Oxytocin: Liquid Trust and Artificial Love
So then, what can oxytocin do if taken in a high enough dose?
Zak coauthored a study in the journal Nature that demonstrated the hormone’s trust-increasing effects. In an investment game, participants were more likely to give over money if they had inhaled an oxytocin nasal spray. Oxytocin also helps form emotional bonds in relationships between romantic partners and parents and their children.
Some researchers hope that oxytocin can be used to treat people with conditions such as social anxiety and autism who have trouble feeling comfortable and connected in social situations. But there is also the possibility that it could be abused. The Boston Globe and National Geographic articles mention the possibilities of oxytocin being used at political rallies (to gain the trust of the audience), by businesses (to make customers feel more comfortable spending money), or even as a date-rape drug. Increasing oxytocin levels could also have undesired side effects. For example, doses of oxytocin have been shown to increase ethnocentrism and xenophobia since the hormone seems to primarily increase trust towards those in a person’s “in-group”. While this research seems to suggest that a dose of oxytocin can instantly lead to feelings of trust, comfort, connection, and even love, it is not exactly that simple. Research conducted by Larry Young at Emory University showed that oxytocin and vasopressin (another hormone) can explain the differences in the mating behaviors of the monogamous, pair-bonding prairie voles and the promiscuous meadow voles.
When the prairie voles mate, oxytocin and vasopressin are released in their brains, leading to lifelong bonding. Giving injections of these hormones to prairie voles that have not mated can still cause them to bond. But giving these hormones to the meadow voles does not affect their behavior since they also lack oxytocin and vasopressin receptors in the regions of the brain involved in reward processing. Genetic differences in the expression of the receptors also mean that even among prairie vole males, some are more likely to be monogamous than others. And there is evidence for the existence of similar genetic differences among humans, meaning that oxytocin will not affect everyone the same way. Still, this research has led to talk of using hormone (and even genetic) therapies to help people stay faithful to their partners and to keep marriages stable. And also to do the exact opposite: creating an “anti-love drug” to prevent people from becoming over-invested in their relationships. These methods of artificially regulating love bring up additional questions about the ethics of using medical technology to change “normal” behaviors and to chemically alter our emotions. While “love drugs” might, at first, seem like a form of mind control, how is taking medication to treat infidelity or infatuation different from taking them to treat depression or ADHD? And how would using oxytocin be different than attending therapy to resolve the same issues? Some of the reluctance towards the medication route might have to do with the negative connotations of psychiatric drugs, but there are deeper issues involved about freewill, our ability to choose, our sense of self, and our position in society. These questions are currently being asked about existing treatments, and as neuroscience and neurotechnology continue to advance, more such issues will arise.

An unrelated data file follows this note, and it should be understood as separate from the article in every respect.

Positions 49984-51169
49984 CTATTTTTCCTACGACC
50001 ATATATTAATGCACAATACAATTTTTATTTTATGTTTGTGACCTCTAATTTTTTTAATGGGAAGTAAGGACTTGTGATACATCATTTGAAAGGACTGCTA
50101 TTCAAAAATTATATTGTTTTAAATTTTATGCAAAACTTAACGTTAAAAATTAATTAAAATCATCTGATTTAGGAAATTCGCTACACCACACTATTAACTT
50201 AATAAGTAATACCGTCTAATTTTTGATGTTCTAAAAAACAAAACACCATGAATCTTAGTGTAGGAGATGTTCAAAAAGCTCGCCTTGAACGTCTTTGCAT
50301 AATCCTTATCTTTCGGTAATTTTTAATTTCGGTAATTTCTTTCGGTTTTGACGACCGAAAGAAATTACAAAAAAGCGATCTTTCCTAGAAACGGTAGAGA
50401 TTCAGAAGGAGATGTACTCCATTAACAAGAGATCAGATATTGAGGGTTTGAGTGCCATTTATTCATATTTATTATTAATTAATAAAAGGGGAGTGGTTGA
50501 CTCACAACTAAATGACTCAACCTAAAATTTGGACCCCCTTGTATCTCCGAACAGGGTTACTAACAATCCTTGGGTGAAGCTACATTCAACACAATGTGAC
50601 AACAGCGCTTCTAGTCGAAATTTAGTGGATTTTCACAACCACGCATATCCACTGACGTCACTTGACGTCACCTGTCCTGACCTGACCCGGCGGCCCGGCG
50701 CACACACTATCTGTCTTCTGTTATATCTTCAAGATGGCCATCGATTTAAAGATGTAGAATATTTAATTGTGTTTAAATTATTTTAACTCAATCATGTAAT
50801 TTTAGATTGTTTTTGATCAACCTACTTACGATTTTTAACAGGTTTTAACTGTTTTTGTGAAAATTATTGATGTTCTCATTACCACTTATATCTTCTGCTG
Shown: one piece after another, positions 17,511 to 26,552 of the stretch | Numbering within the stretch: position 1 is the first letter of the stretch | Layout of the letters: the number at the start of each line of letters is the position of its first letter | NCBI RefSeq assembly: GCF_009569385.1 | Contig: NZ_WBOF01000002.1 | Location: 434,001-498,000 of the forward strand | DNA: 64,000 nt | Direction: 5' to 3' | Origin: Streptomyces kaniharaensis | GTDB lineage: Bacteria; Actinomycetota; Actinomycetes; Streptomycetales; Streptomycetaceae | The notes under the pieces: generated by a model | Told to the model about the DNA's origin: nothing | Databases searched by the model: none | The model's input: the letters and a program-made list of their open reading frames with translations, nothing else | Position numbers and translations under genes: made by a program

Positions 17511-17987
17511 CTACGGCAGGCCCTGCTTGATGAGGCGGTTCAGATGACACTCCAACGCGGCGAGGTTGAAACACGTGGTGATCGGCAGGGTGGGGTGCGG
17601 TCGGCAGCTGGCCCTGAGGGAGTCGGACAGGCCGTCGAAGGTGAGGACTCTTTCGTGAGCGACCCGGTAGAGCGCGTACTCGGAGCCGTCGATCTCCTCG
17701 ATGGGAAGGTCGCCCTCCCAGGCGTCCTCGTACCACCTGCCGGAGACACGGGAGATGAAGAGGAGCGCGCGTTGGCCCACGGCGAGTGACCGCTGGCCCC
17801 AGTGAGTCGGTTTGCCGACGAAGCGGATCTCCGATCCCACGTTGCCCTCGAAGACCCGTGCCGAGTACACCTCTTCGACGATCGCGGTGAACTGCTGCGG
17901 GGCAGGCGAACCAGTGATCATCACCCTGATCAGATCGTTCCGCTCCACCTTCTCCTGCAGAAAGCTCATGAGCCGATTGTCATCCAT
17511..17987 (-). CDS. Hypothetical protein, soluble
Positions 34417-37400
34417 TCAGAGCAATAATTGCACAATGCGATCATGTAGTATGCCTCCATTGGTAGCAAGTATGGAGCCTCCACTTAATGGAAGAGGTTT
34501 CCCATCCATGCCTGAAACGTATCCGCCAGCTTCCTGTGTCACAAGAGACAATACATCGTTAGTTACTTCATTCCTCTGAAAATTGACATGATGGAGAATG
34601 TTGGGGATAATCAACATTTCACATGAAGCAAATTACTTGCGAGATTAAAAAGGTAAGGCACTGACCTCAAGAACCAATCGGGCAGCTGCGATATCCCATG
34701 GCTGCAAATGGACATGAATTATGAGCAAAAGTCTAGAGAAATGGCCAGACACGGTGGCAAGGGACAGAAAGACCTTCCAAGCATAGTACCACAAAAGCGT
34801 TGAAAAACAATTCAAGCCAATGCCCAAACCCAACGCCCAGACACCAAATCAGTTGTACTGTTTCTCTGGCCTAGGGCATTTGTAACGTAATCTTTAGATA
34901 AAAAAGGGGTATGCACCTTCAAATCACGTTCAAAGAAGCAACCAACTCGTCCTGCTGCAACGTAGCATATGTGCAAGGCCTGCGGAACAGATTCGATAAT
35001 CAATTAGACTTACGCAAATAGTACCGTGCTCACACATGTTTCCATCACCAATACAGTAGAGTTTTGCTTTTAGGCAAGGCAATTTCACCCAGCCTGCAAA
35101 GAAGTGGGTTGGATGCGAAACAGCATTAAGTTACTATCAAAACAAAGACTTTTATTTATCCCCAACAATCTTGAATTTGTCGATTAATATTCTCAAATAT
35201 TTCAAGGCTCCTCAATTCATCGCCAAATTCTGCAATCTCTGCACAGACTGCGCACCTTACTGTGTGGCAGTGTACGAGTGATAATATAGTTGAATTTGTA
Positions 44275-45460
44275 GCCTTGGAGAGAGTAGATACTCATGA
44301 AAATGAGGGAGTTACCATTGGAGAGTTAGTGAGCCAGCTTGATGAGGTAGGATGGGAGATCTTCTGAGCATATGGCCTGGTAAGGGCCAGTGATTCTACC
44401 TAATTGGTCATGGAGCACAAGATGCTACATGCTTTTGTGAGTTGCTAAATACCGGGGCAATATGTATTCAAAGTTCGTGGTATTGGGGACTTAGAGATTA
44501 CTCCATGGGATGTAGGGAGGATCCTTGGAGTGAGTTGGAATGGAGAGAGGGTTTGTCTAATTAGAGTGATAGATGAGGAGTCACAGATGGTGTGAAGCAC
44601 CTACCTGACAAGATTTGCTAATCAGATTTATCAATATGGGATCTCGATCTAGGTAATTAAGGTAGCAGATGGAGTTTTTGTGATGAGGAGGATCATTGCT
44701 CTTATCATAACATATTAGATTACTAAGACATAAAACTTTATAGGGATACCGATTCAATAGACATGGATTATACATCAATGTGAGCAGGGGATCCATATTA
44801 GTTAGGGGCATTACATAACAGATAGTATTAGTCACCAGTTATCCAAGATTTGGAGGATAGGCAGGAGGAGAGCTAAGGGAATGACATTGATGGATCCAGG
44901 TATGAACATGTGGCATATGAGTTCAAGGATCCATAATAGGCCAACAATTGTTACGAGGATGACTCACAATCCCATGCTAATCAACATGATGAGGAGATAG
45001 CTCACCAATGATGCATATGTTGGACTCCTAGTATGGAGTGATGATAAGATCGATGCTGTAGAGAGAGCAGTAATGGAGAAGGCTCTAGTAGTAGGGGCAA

Neuroethics Program Intern
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Queen, J. (2011). Oxytocin: Liquid Trust and Artificial Love. The Neuroethics Blog. Retrieved on , from http://www.theneuroethicsblog.com/2011/10/oxytocin-liquid-trust-and-artificial.html